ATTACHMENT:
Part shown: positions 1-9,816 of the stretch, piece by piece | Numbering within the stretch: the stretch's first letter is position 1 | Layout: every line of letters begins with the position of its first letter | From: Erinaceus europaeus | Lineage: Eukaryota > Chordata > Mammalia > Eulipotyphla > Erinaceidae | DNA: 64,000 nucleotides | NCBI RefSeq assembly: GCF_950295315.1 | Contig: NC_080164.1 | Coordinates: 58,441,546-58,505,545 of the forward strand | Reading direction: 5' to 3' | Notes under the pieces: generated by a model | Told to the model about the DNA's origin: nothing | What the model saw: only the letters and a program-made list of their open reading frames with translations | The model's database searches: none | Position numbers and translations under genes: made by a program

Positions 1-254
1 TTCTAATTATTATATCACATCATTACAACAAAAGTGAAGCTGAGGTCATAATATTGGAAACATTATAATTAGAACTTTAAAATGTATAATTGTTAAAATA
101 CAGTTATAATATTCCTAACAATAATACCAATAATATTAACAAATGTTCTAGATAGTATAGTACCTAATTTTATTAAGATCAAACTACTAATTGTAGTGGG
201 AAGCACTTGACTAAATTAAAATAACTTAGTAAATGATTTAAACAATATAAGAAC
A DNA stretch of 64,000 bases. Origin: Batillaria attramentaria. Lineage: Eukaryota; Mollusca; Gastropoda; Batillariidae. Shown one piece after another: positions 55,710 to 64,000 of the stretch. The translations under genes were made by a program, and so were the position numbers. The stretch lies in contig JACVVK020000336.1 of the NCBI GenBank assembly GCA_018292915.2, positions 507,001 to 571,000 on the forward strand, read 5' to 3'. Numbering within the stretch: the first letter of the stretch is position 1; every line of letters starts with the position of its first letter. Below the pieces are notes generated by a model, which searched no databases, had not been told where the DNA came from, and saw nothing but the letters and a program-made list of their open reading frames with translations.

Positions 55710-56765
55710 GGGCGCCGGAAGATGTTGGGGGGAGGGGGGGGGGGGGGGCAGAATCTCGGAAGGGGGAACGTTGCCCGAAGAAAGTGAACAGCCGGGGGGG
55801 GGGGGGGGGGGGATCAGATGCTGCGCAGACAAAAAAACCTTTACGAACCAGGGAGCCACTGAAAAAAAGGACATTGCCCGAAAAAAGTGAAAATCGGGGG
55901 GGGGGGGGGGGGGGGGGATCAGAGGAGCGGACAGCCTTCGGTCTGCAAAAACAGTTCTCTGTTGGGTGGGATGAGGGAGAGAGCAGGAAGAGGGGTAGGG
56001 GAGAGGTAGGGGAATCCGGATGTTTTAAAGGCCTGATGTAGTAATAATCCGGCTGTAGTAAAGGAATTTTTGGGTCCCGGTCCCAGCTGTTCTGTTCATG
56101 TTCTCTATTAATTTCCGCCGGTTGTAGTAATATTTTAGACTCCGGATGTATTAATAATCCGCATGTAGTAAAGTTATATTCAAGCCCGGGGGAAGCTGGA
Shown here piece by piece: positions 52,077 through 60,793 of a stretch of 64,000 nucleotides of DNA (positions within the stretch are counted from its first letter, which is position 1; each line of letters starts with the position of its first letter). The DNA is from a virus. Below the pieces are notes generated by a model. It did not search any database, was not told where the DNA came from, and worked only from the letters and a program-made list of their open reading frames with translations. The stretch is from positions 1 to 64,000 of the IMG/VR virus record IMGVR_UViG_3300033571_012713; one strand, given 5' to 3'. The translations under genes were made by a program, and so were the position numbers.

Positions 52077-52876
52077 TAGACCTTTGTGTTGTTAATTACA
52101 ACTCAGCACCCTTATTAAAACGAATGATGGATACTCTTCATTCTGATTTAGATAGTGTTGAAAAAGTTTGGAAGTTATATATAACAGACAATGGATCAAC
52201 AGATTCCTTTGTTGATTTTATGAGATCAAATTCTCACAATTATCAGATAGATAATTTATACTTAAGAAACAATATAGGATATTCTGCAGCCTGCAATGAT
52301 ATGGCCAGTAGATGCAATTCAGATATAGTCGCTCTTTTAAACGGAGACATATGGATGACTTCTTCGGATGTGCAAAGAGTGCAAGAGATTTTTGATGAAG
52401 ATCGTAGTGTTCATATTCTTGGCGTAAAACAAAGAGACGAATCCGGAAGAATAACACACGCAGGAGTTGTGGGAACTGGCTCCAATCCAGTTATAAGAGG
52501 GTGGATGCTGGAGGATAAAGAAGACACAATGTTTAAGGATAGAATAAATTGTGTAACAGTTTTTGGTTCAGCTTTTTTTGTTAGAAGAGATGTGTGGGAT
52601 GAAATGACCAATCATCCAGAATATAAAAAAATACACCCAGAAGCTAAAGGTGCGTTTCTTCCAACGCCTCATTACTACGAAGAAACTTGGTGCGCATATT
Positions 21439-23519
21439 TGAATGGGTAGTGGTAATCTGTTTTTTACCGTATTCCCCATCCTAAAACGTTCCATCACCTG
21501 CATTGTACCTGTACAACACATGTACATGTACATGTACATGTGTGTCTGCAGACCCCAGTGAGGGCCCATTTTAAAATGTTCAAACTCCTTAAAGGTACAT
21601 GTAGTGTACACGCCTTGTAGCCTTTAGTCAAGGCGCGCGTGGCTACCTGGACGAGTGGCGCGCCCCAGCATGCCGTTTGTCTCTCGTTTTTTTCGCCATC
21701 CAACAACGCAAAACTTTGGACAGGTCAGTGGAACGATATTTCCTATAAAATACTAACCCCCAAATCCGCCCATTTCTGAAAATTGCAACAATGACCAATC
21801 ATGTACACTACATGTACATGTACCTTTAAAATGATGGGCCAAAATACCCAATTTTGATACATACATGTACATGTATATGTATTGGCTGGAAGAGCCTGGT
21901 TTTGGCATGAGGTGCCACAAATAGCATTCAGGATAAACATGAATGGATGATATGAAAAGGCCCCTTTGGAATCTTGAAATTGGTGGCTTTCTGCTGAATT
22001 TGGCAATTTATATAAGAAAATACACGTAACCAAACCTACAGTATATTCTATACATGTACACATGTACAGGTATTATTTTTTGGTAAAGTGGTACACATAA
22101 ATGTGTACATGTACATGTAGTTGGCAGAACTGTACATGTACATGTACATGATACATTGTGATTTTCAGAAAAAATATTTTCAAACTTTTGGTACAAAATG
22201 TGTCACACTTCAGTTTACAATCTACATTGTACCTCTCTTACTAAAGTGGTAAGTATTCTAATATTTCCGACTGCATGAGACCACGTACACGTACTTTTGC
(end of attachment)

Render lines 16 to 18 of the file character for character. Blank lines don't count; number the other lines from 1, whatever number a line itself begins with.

52101 ACTCAGCACCCTTATTAAAACGAATGATGGATACTCTTCATTCTGATTTAGATAGTGTTGAAAAAGTTTGGAAGTTATATATAACAGACAATGGATCAAC
52201 AGATTCCTTTGTTGATTTTATGAGATCAAATTCTCACAATTATCAGATAGATAATTTATACTTAAGAAACAATATAGGATATTCTGCAGCCTGCAATGAT
52301 ATGGCCAGTAGATGCAATTCAGATATAGTCGCTCTTTTAAACGGAGACATATGGATGACTTCTTCGGATGTGCAAAGAGTGCAAGAGATTTTTGATGAAG